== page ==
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Posted by James Whitbrook on io9, shared by Rhett Jones to Gizmodo

Earlier today, we got a great big look at Sony and Marvel’s collaboration on Spider-Man: Homecoming. Now, at CinemaCon 2017, Homecoming producer and former Sony Pictures chief Amy Pascal is telling the press that the two studios might not work together again after the already-planned sequel. Whaaa?


clare_dragonfly: quill pen and spiral notebok (Writing: quill and notebook)
[personal profile] clare_dragonfly
I pull out the last weed and get to my feet, surveying the snap-pea patch with satisfaction. They’re growing well this year; come summer, everyone in town will be able to get a good share of snap peas, even if everyone can’t have them at once. My mouth waters with anticipation as I think of it. As one of the people who actively work the community garden, I’ll get first pick—we’re the first to see what sprouts in the garden, so we’re the first to eat some.

Last night’s rain has made the earth rich and soft, easy to pull out the weeds that threaten our little piece of autonomy. It’s also made me all up and down mud as I worked, but that doesn’t bother me in the slightest. I don’t think my friends and family would even recognize me if I didn’t have, at the very least, dirt caked around my fingernails and smeared on my knees.

I walk over to the compost bin and drop the weeds in, brushing the soil off my hands. When I turn around, I spy a familiar form at the edge of the garden—Jessamyn in her wheels. My cheeks warm as I lift my arm to wave to her, and she rolls forward, navigating deftly along the garden’s paved path.

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Posted by Rhett Jones

According to a Facebook post from the University of Louisiana at Monroe Museum of Natural History, administrators have demanded that 6.5 million plant and fish specimens must find a new home on campus within 48 hours or they will be have to be donated or destroyed. Apparently, space is needed for the track team.


Savage Love

Mar. 28th, 2017 04:00 am
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Posted by Dan Savage

Positive Thinking by Dan Savage

Gay guy here. Met a guy online. He came over. We had incredible sex and then a great conversation lasting several hours. But—and you knew there was one coming—he told me that he lied about his HIV status. (I asked him before meeting him, like I do with anyone.) He is undetectable, but he told me initially he was "HIV/STD negative." I got very upset—more from the lie than his status. (I know that undetectable is practically the same as negative.) I really like him, but that was a big lie. He told me all about his life and any other secrets after that. Should I swear off him for lying about such a big topic? Or is the fact he did tell me and our connection enough to give him a second chance? I had not been that happy up till the reveal in, well, maybe ever. But I want to be wise.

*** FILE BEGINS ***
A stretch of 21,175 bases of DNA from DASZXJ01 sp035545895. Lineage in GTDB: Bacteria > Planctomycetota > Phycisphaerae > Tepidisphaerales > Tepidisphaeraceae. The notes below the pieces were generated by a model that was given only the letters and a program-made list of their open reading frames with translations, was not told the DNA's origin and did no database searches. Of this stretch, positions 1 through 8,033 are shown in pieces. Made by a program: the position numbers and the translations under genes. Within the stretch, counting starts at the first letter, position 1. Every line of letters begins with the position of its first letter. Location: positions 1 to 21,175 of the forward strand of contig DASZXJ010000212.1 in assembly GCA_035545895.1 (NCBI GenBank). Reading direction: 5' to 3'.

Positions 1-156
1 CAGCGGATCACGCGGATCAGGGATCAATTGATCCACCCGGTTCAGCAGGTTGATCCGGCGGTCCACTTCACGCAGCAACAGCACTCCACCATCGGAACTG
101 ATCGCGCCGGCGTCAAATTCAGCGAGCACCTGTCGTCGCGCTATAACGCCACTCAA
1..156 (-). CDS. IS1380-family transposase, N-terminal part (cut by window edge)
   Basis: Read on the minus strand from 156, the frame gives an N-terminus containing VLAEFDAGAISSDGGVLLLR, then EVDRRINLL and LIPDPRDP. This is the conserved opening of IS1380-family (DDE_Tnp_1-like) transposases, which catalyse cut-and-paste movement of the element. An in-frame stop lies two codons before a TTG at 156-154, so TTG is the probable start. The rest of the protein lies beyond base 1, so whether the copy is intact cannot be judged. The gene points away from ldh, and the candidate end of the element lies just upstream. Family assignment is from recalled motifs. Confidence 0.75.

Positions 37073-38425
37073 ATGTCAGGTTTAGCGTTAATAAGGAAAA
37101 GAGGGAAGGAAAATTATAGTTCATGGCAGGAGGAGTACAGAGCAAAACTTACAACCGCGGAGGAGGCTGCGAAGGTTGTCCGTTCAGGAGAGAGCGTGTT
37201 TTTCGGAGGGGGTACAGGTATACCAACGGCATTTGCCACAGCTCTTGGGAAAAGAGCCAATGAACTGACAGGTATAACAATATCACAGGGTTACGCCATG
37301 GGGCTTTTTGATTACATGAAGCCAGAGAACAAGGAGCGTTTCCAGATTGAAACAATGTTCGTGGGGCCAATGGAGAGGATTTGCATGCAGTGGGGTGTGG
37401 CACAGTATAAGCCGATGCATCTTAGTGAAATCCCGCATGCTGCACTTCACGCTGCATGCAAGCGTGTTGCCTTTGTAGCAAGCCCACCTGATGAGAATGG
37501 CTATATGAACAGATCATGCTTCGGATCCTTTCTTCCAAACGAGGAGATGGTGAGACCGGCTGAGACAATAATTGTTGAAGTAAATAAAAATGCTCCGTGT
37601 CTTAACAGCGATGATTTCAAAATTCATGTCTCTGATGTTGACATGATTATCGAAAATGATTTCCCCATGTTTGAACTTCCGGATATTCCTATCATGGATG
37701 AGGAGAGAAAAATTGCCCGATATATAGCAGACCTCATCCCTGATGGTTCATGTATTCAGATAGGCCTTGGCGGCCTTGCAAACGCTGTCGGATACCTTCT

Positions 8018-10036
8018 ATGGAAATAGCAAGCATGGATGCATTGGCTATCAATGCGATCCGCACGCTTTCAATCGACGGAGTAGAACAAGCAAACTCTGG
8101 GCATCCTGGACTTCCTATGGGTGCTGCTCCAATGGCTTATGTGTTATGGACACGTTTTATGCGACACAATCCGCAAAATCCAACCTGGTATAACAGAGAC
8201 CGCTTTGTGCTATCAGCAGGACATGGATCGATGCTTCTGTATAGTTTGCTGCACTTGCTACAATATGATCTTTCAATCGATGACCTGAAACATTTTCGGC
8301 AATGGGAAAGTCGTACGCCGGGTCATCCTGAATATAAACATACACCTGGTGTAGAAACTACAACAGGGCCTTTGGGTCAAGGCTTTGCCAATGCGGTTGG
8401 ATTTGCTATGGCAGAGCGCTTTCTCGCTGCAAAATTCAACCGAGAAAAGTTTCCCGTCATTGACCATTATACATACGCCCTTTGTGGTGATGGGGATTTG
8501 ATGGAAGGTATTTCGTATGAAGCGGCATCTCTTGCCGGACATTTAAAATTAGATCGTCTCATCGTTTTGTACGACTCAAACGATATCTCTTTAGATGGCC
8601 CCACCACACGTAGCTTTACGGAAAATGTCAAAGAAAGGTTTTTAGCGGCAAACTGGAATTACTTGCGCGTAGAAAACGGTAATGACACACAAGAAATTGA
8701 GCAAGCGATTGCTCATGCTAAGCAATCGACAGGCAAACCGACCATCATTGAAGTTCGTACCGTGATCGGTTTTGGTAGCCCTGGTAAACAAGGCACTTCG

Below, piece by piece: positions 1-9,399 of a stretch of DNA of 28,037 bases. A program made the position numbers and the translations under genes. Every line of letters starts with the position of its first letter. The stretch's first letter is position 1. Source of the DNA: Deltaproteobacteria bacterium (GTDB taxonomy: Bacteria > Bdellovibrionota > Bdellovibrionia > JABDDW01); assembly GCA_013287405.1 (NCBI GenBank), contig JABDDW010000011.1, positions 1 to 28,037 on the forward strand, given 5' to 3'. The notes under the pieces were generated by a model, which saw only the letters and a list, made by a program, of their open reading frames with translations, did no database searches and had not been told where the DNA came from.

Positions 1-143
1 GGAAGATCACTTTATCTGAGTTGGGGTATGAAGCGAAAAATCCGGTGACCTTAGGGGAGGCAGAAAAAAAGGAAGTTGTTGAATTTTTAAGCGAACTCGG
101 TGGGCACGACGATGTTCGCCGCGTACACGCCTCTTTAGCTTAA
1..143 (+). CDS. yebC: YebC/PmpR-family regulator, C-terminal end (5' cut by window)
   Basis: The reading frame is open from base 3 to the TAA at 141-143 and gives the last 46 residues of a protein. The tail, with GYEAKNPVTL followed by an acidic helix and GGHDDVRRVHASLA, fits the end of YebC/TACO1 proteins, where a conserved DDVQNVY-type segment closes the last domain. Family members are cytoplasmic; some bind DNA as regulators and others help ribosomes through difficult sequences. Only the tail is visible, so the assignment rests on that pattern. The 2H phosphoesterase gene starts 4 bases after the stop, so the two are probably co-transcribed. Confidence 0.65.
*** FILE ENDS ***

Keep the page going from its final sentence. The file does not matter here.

Did Ask, Didn't Tell

Why would he lie? To avoid rejection. Obviously. Guys often refuse to hook up with guys who are honest about being HIV-positive even though a positive guy with an undetectable viral load is less of a risk—at least where HIV transmission is concerned—than a guy who believes himself to be negative because he was the last time he got tested or because he doesn't think he could ever get infected and so has never been tested. Someone who was recently infected is highly infectious; someone who doesn't think he could ever get infected—because he doesn't sleep with older guys, because he only tops, because his ass is magic and he uses unicorn spit for lube—is a fucking idiot, and fucking idiots are higher risk for fucking everything.

Sometimes positive guys get sick of being punished for being honest, and so they lie—and it's particularly tempting to lie to someone you don't expect to see again, i.e., a quick hookup. HIV-positive people shouldn't lie to their sex partners. Obviously. People should be honest, informed consent is consent, and lying about your HIV status can be risky for people with HIV. Thanks to stupid laws passed by ill-informed idiots, failing to inform a sex partner you're HIV-positive is a crime in many areas. There are people in prison today—mostly men, mostly black—for failing to disclose. These disclosure laws incentivize not knowing your status—you can't be punished for not disclosing what you don't know—putting everyone at higher risk.

Why would he tell the truth? It's possible he lied to you about his status—a lie he regarded as harmless thanks to his undetectable viral load—because he assumed this would be a hookup and nothing more. He wasn't going to infect you and he wasn't going to see you again. But after you two hit it off, DADT, he decided to tell you the truth right away instead of waiting weeks or months.

The connection you describe is hard to find—this could be the start of something great—but the lie he told was big, yes, but understandable. I think he deserves credit for coming clean right away—and a second chance.